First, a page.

A .30 caliber rifle on display at the Springfield Armory.

On Sunday, May 19, armaments scholar and experienced re-enactor Ken Biles will present his program “Technological Developments at the Springfield Armory 1795-1968.”

Sponsored by the Friends of Hopewell Furnace, the free program will begin at 2 p.m. in the Hopewell Furnace Conference Room.

Using his private collection of period artifacts, Biles will demonstrate the extraordinary advances in technology that took place at Springfield Armory from its beginnings in 1795 to its final closing in 1968.

Like Hopewell Furnace, Springfield Armory is a unit of the National Park System and a National Historic Site. For nearly two centuries, the U.S. Armed Forces and American industry looked to Springfield Armory for innovative engineering and superior firearms. Springfield Armory National Historic Site commemorates the critical role of the nation’s first armory by preserving and interpreting the world's largest historic U.S. military small arms collection, along with historic archives, buildings and landscapes.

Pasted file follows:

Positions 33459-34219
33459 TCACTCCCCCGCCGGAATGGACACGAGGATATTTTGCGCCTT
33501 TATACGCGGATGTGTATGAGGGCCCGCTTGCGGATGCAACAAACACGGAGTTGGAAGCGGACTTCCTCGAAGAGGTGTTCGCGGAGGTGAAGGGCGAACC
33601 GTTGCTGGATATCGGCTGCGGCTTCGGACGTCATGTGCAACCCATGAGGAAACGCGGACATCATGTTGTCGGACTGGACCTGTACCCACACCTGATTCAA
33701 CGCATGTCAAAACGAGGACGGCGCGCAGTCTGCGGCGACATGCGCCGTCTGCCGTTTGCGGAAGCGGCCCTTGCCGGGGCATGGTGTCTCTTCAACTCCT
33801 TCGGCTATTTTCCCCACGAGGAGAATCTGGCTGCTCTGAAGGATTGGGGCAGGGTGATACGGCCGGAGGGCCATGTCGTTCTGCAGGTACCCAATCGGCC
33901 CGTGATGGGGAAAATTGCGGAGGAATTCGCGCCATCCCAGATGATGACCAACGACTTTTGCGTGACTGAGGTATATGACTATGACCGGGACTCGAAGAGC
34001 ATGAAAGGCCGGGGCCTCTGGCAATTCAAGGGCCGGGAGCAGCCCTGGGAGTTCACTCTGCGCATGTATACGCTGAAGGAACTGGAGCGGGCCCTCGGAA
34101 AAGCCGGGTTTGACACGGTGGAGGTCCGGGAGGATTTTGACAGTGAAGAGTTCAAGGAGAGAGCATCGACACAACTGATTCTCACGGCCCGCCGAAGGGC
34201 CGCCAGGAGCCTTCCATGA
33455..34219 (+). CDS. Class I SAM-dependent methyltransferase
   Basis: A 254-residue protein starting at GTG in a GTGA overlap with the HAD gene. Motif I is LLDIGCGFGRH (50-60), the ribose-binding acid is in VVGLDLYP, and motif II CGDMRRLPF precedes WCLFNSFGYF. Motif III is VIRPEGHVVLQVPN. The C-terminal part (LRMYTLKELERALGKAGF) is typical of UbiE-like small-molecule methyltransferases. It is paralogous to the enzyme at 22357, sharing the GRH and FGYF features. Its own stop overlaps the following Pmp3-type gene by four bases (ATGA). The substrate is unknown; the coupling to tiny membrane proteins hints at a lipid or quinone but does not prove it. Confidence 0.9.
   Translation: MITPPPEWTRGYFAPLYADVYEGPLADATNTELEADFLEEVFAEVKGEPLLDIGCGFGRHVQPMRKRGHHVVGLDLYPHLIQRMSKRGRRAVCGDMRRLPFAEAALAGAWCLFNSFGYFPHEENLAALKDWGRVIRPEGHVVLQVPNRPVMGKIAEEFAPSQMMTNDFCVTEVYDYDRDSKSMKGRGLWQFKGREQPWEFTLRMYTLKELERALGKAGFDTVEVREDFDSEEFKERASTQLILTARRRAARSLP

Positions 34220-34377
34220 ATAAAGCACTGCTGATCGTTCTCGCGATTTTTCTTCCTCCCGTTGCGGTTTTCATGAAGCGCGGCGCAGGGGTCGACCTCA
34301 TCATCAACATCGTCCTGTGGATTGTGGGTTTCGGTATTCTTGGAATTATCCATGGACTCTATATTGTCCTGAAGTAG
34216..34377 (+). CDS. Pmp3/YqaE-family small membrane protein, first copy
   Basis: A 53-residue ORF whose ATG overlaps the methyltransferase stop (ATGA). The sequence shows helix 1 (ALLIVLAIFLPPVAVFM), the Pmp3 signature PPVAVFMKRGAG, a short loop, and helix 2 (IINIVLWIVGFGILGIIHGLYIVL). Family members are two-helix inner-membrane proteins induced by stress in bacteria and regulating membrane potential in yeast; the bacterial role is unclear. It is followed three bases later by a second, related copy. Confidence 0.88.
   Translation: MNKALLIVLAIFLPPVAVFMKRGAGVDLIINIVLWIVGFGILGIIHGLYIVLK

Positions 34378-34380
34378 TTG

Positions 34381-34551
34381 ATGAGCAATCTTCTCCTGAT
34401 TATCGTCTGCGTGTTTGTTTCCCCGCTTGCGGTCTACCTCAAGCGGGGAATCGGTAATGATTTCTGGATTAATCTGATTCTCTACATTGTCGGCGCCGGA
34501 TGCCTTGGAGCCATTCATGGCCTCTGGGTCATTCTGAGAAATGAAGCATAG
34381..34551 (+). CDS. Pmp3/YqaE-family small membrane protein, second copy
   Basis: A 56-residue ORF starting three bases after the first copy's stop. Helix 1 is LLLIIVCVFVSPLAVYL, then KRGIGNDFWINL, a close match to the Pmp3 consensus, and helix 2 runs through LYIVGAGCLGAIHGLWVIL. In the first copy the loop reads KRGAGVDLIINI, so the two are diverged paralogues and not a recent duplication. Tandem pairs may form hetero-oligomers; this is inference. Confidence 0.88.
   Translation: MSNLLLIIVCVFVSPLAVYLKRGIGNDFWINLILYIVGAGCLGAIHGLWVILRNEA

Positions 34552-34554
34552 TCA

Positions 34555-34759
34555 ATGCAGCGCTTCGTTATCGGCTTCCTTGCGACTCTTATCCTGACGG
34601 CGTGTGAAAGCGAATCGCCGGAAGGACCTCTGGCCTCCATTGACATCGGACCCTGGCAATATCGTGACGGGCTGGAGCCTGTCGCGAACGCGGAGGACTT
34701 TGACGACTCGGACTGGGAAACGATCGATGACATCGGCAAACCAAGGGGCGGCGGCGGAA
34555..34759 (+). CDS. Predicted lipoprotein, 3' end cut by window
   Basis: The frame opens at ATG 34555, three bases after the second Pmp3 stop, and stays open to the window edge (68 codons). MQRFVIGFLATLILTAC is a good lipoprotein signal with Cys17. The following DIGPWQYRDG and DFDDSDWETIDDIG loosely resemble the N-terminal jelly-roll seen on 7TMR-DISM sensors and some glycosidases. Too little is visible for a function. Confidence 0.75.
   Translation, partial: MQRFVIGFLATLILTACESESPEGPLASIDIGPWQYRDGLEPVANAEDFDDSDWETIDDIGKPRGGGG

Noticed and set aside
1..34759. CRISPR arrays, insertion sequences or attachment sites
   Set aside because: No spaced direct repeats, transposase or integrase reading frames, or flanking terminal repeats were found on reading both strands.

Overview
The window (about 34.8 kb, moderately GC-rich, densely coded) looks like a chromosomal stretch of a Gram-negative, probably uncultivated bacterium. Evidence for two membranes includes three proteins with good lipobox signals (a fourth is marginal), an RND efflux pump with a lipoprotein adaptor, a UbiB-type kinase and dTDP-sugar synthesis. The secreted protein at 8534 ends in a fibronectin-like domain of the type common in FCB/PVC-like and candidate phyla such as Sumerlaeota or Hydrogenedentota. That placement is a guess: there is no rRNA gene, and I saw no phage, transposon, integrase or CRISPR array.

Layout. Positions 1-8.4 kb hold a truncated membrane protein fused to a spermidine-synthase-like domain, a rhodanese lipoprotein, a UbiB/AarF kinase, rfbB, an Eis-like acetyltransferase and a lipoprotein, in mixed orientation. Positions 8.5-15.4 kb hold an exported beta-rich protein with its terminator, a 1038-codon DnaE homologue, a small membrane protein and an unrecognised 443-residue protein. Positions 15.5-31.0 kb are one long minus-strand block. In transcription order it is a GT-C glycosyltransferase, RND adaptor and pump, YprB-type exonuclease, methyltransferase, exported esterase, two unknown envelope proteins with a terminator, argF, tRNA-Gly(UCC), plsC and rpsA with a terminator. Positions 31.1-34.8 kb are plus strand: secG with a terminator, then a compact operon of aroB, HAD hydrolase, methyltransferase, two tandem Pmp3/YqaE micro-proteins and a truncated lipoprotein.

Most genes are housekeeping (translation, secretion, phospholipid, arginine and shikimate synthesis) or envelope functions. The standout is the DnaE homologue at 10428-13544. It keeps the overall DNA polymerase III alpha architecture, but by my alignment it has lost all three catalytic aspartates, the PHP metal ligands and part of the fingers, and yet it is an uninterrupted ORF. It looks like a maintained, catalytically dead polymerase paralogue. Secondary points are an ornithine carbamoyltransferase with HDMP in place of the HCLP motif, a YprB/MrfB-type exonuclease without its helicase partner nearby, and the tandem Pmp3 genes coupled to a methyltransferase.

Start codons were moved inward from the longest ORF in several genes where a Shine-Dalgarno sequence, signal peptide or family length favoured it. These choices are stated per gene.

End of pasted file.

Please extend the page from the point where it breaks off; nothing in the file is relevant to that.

The park is open to the public during the winter from 9 a.m. to 5 p.m. Wednesday through Sunday and during the summer seven days a week. For more information, visit www.nps.gov/spar. The park is located five miles south of Birdsboro off Route 345.

For more information visit www.friendsofhopwellfurn.org.


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